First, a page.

Background: Chlamydia screening is a high-value, but underutilized clinical preventive service. We created a short guide to help healthcare providers better understand the importance of chlamydia screening, update knowledge, and suggest practices that could help increase screening rates.
Objectives: Effectively provide accurate, up-to-date information on chlamydia, screening, and treatment that busy healthcare providers will read and use.
Methods: Conduct literature review to identify barriers that impede delivery of chlamydia screening services to sexually active young women. Conduct secondary research to identify ways of improving screening services. As healthcare providers often have little time, it was critical the material be presented visually, as well as written succinctly. A skilled graphic designer and illustrator were used for this purpose. The material was then pre-tested with three primary care provider groups. The findings helped us to refine the messages to ensure accuracy, credibility, and ease-of-use for potential users.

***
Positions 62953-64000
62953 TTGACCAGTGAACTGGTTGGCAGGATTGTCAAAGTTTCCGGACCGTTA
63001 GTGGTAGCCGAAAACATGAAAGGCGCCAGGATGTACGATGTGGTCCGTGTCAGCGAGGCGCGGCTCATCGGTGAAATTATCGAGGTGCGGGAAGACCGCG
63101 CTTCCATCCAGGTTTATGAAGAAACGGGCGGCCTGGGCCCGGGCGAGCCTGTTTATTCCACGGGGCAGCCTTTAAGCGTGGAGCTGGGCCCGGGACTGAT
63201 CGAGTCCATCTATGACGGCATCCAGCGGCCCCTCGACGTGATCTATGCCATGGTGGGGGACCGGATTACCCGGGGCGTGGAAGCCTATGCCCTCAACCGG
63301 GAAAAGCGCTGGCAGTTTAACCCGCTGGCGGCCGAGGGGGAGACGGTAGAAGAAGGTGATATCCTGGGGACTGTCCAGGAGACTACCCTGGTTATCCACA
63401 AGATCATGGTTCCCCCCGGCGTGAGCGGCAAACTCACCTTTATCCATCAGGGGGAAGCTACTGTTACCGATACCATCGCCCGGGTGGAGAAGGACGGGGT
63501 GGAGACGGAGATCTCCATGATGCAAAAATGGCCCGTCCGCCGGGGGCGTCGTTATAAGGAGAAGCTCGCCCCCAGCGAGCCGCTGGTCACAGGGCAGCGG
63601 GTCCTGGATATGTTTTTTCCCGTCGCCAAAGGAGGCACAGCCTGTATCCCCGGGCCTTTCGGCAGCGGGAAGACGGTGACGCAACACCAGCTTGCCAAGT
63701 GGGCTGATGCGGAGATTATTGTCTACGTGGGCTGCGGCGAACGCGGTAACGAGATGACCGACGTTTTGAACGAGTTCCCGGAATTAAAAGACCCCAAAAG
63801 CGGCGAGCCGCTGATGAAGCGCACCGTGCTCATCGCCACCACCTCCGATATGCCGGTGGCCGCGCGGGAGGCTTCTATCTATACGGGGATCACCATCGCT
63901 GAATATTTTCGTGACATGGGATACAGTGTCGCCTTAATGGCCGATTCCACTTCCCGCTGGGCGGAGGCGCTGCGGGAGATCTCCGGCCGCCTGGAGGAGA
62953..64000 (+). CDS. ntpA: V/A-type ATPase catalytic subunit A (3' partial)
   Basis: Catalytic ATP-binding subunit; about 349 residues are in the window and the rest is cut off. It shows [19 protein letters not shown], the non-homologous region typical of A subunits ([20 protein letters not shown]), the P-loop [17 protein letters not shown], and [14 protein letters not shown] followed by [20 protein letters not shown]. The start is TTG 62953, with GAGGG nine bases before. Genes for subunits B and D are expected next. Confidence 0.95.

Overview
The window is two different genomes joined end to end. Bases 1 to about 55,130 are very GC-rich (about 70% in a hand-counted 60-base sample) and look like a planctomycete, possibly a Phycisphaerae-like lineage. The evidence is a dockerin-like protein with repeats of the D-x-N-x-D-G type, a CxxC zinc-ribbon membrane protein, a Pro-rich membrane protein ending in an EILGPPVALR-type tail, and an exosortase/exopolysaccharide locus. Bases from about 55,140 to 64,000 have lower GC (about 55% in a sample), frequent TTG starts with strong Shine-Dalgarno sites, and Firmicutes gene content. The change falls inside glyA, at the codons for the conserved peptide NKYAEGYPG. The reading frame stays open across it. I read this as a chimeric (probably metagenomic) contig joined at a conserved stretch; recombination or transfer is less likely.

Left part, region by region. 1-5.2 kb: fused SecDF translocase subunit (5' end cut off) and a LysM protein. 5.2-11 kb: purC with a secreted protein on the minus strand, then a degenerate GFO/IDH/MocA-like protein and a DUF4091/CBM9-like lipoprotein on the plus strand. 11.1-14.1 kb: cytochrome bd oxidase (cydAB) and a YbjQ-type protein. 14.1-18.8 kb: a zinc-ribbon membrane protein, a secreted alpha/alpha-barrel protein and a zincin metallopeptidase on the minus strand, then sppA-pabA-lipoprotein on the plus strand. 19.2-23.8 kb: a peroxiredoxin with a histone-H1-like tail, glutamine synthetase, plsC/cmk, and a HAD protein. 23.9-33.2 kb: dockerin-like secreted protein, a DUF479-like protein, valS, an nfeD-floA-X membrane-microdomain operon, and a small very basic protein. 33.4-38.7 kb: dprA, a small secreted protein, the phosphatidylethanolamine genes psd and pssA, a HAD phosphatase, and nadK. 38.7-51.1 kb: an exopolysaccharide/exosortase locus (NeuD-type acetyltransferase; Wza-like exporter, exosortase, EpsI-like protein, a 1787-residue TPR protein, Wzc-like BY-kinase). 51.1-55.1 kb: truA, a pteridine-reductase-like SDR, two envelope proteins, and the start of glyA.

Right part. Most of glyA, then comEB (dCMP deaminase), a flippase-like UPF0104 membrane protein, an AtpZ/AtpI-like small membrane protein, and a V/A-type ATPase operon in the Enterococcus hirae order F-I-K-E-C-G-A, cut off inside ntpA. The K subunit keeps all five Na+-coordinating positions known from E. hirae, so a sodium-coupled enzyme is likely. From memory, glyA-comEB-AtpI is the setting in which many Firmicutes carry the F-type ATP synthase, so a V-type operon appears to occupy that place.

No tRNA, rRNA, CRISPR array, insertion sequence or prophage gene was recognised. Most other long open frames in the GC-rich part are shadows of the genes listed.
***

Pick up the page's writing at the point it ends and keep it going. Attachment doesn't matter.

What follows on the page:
Results: The literature review yielded barriers to screening that ranged from healthcare providersí perceptions to the structure and financing of the healthcare system. The focus groups highlighted differences in knowledge levels and practice patterns between pediatricians and gynecologists, as well as detailed comments on specific message points. The resulting guide, Why Screen for Chlamydia? An Implementation Guide for Healthcare Providers has been well received by medical specialty groups and health plans reached to date. Use of the guide in a medical detailing context is beginning.
Conclusions: Key points which can help influence delivery of screening services can be successfully synthesized into a brief document that balances the need for information with the limited time practicing healthcare providers have available to read.
Implications for Programs, Policy, and/or Research: Evaluation of this guide could yield important additional information and systematic work is still needed to address health systems barriers to chlamydia screening.